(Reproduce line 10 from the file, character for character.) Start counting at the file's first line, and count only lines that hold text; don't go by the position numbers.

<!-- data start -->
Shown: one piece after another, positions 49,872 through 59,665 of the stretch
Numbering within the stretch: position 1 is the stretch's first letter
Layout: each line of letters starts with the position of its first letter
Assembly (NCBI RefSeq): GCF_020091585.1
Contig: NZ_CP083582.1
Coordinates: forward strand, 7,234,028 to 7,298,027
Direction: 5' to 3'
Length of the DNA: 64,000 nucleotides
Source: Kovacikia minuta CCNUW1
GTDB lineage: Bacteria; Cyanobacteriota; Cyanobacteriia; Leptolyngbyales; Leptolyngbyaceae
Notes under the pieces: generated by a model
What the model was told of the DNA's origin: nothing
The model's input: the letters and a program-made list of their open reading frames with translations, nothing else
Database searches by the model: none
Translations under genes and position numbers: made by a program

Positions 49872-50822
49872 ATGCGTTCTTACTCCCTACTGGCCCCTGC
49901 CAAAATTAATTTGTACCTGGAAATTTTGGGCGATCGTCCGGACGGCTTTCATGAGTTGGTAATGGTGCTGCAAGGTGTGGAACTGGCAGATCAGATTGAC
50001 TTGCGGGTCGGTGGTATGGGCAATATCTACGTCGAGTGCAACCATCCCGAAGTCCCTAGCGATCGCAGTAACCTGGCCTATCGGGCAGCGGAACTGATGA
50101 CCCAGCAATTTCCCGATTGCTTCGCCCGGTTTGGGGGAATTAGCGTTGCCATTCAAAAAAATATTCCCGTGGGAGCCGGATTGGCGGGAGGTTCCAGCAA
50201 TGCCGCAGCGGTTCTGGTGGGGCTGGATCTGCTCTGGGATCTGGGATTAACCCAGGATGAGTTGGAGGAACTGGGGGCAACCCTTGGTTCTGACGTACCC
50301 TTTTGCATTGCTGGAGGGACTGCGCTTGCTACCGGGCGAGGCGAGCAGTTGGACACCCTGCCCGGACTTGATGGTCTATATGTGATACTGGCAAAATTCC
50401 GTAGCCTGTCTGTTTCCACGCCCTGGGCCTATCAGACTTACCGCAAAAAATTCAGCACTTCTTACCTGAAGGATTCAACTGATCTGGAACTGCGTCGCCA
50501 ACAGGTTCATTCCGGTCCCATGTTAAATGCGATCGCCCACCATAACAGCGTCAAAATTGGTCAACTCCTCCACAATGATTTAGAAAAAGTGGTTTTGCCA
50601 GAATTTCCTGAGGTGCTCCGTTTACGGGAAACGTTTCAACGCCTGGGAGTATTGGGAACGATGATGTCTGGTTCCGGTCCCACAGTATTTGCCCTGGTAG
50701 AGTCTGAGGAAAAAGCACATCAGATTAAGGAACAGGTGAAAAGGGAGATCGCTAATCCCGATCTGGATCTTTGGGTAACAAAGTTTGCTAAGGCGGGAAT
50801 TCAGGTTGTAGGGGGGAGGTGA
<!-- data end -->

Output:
GTDB lineage: Bacteria; Cyanobacteriota; Cyanobacteriia; Leptolyngbyales; Leptolyngbyaceae